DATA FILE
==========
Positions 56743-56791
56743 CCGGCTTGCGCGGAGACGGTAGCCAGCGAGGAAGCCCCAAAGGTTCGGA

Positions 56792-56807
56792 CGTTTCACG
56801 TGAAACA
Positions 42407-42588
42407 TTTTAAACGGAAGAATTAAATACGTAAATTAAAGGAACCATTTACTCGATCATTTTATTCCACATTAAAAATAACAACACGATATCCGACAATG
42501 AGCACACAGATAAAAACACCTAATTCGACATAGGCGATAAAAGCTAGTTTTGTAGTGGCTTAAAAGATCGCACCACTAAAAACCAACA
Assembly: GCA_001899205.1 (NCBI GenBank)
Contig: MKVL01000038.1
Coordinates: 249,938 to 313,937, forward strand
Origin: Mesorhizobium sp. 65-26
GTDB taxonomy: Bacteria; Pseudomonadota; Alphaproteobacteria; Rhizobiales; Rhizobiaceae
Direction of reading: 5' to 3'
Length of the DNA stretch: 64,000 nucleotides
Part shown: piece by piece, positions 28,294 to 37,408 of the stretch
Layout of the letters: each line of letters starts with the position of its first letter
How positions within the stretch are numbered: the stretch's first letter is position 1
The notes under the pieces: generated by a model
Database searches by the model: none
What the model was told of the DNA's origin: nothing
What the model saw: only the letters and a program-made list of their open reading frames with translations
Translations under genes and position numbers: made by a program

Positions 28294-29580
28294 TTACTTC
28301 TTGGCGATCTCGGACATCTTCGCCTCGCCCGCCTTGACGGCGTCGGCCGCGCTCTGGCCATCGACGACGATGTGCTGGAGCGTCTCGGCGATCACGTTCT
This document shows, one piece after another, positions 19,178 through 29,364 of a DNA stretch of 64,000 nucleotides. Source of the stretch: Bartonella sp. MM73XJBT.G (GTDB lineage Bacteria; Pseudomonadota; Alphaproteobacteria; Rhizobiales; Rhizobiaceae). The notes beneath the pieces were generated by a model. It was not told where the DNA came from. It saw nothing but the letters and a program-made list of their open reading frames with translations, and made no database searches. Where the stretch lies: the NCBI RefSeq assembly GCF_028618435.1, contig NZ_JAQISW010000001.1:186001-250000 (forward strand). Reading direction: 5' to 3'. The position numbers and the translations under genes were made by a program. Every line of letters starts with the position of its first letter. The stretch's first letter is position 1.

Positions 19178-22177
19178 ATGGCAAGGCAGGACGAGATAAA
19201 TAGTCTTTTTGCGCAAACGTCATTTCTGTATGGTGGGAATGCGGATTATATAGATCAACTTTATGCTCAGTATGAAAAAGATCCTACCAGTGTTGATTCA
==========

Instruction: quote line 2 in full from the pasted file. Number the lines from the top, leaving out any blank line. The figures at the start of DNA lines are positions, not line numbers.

56743 CCGGCTTGCGCGGAGACGGTAGCCAGCGAGGAAGCCCCAAAGGTTCGGA